But House Rules Committee Chair Anne Healey (D-Prince George’s) has been judicious about moving resolutions this year, which can be among the most contentious measures that arise in a legislative session, even if they are mostly symbolic. She has not, for example, let out a resolution calling for a cease-fire in Gaza, or one on the use of nuclear weapons, or even a resolution seeking a federal commercial fishery disaster declaration due to invasive species.

So when the Senate resolution on the ERA hit the House floor for a final debate Saturday, the chamber’s most vocal and caustic conservatives were ready for a fight, even invoking, at times, the names of feminist icons like Gloria Steinem and Ruth Bader Ginsburg to support their position. The GOP lawmakers suggested that the resolution was flawed, that the ERA should have been declared dead long ago, and that the measure had hidden consequences, and could be seen as a way to advance abortion and transgender rights. Several called the resolution “virtue signaling.”

Saying he was advancing a question his wife suggested, Del. Matthew Morgan (R-St. Mary’s) asked, “What rights do men have that women don’t have?”

“I guess it depends on your perspective,” Healey replied, then deferred to Del. Terri L. Hill (D-Howard), a physician.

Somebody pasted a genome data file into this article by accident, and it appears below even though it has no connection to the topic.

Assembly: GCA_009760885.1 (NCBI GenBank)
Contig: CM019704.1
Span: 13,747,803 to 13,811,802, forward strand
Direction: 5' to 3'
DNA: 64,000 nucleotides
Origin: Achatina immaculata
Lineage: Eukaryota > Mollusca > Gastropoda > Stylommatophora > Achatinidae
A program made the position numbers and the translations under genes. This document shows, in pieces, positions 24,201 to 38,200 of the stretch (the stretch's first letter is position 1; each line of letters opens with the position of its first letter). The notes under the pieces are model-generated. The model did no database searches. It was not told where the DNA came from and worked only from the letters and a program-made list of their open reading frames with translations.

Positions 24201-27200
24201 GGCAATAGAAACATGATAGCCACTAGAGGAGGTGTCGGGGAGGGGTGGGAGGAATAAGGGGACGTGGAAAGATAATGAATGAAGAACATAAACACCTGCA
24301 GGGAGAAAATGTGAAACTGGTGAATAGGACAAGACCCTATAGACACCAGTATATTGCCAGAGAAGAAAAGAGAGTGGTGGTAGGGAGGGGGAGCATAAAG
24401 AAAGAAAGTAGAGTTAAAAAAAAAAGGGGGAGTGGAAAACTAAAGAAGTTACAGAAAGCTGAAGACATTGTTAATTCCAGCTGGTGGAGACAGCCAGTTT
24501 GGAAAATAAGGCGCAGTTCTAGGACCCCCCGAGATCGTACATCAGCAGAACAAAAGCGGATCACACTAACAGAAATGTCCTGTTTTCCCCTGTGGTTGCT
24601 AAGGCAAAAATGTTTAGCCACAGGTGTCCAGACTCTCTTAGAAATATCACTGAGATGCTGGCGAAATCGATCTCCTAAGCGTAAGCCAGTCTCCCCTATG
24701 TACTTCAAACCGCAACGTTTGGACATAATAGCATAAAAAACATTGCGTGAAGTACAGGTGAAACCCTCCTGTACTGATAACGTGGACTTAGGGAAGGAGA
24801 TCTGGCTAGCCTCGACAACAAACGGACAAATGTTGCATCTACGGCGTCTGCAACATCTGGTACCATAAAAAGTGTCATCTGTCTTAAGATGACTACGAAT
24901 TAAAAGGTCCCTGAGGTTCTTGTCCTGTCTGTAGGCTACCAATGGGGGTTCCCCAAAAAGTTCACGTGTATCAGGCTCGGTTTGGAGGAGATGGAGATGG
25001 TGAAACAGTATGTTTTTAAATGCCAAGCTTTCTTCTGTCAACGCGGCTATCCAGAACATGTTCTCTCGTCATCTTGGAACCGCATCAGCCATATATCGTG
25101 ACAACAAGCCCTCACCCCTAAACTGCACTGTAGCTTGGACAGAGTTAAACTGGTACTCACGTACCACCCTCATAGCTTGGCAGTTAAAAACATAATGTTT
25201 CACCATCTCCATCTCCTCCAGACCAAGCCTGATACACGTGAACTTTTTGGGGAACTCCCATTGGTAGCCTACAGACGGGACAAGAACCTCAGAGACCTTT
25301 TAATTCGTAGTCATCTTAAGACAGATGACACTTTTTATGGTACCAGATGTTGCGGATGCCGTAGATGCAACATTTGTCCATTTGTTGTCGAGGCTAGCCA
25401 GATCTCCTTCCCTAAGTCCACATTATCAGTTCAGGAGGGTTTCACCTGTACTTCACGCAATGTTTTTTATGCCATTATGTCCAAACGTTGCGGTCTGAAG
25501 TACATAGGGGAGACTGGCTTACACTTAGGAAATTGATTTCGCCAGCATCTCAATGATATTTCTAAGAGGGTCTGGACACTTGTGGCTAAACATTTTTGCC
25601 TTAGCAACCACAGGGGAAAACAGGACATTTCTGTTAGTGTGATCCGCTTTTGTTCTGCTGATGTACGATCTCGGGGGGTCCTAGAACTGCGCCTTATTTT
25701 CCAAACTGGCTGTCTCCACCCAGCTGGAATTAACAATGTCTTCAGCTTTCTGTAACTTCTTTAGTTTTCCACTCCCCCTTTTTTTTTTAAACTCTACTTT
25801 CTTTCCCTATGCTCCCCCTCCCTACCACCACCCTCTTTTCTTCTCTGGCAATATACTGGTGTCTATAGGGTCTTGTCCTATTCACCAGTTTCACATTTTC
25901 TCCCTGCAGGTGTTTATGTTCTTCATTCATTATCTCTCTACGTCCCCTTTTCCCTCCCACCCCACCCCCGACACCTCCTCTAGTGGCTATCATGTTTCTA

“I could think of a few just spitballing here,” Hill said, naming “bodily autonomy” and a woman’s right to make her own health care decisions, a not-so-subtle reference to the consequences of the U.S. Supreme Court’s 2022 Dobbs decision.

“Women don’t have the right to make decisions about their health care?” Morgan asked, as many of his colleagues laughed.

“Let me update you,” Hill offered.

After more back and forth, Morgan said the resolution “does nothing. It’s stating how we feel.”

“That’s what resolutions do,” Hill said.

Del. Lauren Arikan (R-Harford) unsuccessfully attempted to attach an amendment that would have spelled out that the ERA would only apply to biological females. She warned that without it, gender-specific restrooms could be eliminated in the state. It was defeated on a party line 35-97 vote.